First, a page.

Of course, it didn’t. No behavior change.

Aside: Even though it didn’t help with what I was trying to fix at the time, I believe that changing an MP’s owner to a shared or central service account is a good idea. Every time an MP gets modified, the Agent Job’s owner is changed to the same account as the Plan’s Owner. This might not even be you, and when that person leaves the company, you are guaranteed to have execution problems. There’s a Connect item open asking to make it easier to change the owner, so if you like Maintenance Plans and don’t hate yourself, it’s probably a good idea to log in over there and mash the green arrowhead.

The more I dug, the more dead-end threads I read, the more almost-but-not-quite blog posts I ran across, the more I became reserved to one simple fact:

It is impossible to set the Connection String Credentials in a Maintenance Plan to an account that you don’t know the password for.

As that started to sink in, I asked #SQLHelp if that were, in fact, true. I got a couple responses that yes, that was the case (I would be specific, but this was a number of weeks ago, and since Twitter sorta sucks for finding things like that and I can’t remember who it was, we’re out of luck). Although not the news I was looking for, I was glad to know that the deal was pretty much sealed—we were going to need to figure out something else to do.

One last gasp

Since I don’t feel like I’m doing everything I can while troubleshooting a problem if I don’t grab for at least one straw, I decided to investigate something that was described in one of the dead-end threads that I had found while searching.

This thread on eggheadcafe is a conversation between “howardwnospamnospa”* and Aaron Bertrand, who we all know and love. This one “howardw” was in a pretty similar boat to what I was in, and was really close to getting it to work. He was only thwarted because of an apparent quirk when an Instance is in Windows Auth-only mode.

In the last post in the thread, he reports that when he assigns the Local System account (“NT AUTHORITY\SYSTEM”) as owner of the MP, and sets the connection properties of the plan to use Windows Auth, the plan runs. To attempt to duplicate this, I started with an existing MP on a Dev instance that I had set up (therefore my SQL auth account was the MP owner and the user listed in the Connection Properties) and proceeded with the following steps:

  1. Using the statements in SQLSarg’s post, I changed the owner of the MP to Local System
  2. I added my Domain account to the Instance with SA rights
  3. I opened the MP in question with SSMS, switched its connection to use Windows Auth (while logged in with the Domain account used in Step 2), and saved it.
  4. Checked the MP’s auto-gen’d Agent Job to confirm that its owner was NT AUTHORITY\SYSTEM.
  5. Using a connection with my Domain account, I pulled my SQL account’s SA rights. This would previously make the MP sub-plan fail.

I ran the job and, holy cow, it worked! 😀

That’s good, right?

Ehhhh, maybe. Setting the owner to Local System seems pretty dirty. I haven’t thought of a way that this would be a security problem, but it still feels like a stupid hoop to jump through. For us, it has the extra hoop of us having to add our Domain accounts to the instances every time we want to set up or change connection info on an MP (once the Windows Auth is set, it doesn’t re-validate it when you save the plan, so you only have to do it that one time), then take it out when we’re done.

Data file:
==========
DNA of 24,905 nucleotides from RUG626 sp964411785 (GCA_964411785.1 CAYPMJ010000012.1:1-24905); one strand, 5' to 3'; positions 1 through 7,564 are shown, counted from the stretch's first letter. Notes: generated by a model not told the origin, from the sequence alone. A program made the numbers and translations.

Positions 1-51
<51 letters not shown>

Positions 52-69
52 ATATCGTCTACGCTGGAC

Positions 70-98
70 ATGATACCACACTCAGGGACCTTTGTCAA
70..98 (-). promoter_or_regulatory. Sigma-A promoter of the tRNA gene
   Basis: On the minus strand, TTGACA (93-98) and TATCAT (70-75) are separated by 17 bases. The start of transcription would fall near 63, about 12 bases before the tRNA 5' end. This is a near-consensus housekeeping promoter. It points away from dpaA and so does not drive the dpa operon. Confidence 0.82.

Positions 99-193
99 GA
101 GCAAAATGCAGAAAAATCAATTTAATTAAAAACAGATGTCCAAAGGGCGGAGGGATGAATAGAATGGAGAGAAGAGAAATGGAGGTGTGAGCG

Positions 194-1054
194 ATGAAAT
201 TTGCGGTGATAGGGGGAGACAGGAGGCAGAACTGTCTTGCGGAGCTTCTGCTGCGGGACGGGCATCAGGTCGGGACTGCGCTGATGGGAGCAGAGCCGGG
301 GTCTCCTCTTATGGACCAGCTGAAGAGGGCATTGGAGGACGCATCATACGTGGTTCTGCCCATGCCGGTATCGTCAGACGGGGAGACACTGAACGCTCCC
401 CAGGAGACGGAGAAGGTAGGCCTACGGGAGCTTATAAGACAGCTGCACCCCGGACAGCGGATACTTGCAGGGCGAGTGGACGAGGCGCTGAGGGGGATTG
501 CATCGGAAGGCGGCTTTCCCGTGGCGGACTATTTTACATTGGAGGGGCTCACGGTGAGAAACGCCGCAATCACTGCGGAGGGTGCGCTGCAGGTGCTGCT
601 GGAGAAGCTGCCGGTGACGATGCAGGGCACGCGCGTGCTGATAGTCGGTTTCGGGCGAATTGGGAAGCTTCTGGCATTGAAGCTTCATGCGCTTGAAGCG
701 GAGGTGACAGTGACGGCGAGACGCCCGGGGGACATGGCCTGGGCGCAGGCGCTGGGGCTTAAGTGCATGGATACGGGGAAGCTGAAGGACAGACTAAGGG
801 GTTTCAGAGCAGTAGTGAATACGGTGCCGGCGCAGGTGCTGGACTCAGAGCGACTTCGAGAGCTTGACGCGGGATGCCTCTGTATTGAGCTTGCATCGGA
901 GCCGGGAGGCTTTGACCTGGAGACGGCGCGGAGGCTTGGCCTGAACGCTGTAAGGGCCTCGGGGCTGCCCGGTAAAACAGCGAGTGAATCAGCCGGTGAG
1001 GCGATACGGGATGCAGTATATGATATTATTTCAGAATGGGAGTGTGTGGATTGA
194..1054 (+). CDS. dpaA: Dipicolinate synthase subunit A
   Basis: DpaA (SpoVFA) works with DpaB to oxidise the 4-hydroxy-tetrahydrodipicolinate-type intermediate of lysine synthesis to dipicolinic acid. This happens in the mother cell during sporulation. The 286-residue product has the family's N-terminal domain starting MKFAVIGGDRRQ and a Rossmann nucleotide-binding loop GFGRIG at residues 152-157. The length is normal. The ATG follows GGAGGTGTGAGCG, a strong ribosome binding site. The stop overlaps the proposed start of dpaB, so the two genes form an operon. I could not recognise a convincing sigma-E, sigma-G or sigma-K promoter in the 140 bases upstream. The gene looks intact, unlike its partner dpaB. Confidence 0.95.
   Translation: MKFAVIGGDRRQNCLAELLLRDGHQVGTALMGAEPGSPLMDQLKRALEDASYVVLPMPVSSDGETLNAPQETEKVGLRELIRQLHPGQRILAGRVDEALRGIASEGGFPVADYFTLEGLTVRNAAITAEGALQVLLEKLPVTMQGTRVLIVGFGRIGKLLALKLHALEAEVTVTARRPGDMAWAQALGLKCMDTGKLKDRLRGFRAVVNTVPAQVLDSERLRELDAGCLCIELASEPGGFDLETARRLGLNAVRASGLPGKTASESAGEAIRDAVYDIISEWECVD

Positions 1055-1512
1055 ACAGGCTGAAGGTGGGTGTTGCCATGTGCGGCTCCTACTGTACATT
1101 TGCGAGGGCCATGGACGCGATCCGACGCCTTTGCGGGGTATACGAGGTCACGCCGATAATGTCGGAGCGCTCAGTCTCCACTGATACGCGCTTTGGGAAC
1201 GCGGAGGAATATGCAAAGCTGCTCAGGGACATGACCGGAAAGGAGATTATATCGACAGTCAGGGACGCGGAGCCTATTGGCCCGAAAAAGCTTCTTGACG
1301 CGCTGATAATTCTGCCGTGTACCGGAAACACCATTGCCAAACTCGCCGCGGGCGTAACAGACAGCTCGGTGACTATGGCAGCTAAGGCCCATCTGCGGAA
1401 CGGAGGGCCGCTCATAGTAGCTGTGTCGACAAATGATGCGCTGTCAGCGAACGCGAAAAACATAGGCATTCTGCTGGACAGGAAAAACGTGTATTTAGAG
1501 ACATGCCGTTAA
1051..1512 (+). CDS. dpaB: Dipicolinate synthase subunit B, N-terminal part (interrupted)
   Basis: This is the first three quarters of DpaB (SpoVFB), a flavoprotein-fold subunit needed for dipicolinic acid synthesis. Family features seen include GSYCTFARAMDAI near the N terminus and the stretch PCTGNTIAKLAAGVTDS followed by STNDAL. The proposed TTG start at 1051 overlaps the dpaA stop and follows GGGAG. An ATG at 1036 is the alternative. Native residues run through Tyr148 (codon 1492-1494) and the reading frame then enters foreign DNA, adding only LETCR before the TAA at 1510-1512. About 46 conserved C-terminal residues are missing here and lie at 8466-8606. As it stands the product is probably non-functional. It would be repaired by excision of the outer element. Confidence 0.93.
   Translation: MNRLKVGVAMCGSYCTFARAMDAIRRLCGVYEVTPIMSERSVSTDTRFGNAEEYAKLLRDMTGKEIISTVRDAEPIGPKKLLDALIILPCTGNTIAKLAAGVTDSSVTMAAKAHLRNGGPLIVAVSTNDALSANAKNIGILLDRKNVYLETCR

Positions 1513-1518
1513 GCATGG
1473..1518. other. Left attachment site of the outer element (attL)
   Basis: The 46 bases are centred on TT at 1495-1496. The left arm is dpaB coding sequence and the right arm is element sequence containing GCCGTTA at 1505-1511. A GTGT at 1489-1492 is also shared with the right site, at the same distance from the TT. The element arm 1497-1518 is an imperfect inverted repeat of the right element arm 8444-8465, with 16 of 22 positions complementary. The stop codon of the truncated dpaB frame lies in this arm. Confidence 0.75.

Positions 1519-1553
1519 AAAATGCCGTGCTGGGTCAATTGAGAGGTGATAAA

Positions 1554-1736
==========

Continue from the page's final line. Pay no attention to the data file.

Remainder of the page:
Those bits aside, this workaround (if you will let me get by without calling this a “hack”) does allow setting up Maintenance Plans that will live through the DBAs that set them up leaving the company. By technicality, I achieved my goal.

We’ve talked about this setup very briefly at the office, but haven’t made a final decision on whether or not to go down this road or to abandon MPs for DB maintenance altogether. Hopefully we will get that decision made before someone else leaves.

But at what cost?

The main cost here is a lot of destruction to my affinity for Maintenance Plans.

Using MPs in general, love them or hate them, is pretty much a religious debate. Usually I fall on the proponent side of those arguments. I think they’re easy to set up, they’re pretty flexible, they can dynamically pick up new DBs that get added to the system (not always an advantage), you can cook up some really crazy dependencies within them, and I like pictures & flowchart-y things :-).

After this whole ordeal? Pretty sure I’ve changed my mind. This whole default behavior of how they will stop working when the account that set them up initially is no longer an SA is way too much of a price to pay. What happens when you’re a single DBA shop and you get honked and bail one day? Near as I can tell, if your account gets restricted as it should, backups will stop working, but there won’t be anyone left to notice!

In lieu of MPs, there’s at least one good option out there that has most all of the desired functionality. While this was going on, @TheSQLGuru posted a link to this set of SPs. I haven’t had time yet to really dive into these, but on the surface, they look pretty good.

Final Comment(s)

This entire thing bugs me. I’m almost certain I’m missing something. This should be a huge problem for lots of people. I feel like I’m missing a detail or it’s because we use SQL logins for the most part or some other thing. But… in all of the testing that I’ve done, bad things happen when the initial creating user gets SA pulled. Period. I can’t get past the feeling that I’m doing something wrong, but I haven’t been able to figure it out yet.

In the meantime… I think Maintenance Plans are evil after all…

* Apparently not to be confused with howardwSOLODRAKBANSOLODRAKBANSO[LODRA] (Eve-Online thing; it’s honestly better if you don’t ask)

Unbeknownst to them, Soutwest has a SQL Saturday hookup!

Being the Southwest fanbois that we are, I wanted to bring y’all this PSA 🙂


Everyone loves winglets. OK, maybe not everyone.

They’ve got a sale going on until the end of October 28 (tomorrow) Pacific Time where you can get flights for $30 if you’re going < 450 miles. They go up from there, but the prices are still pretty good.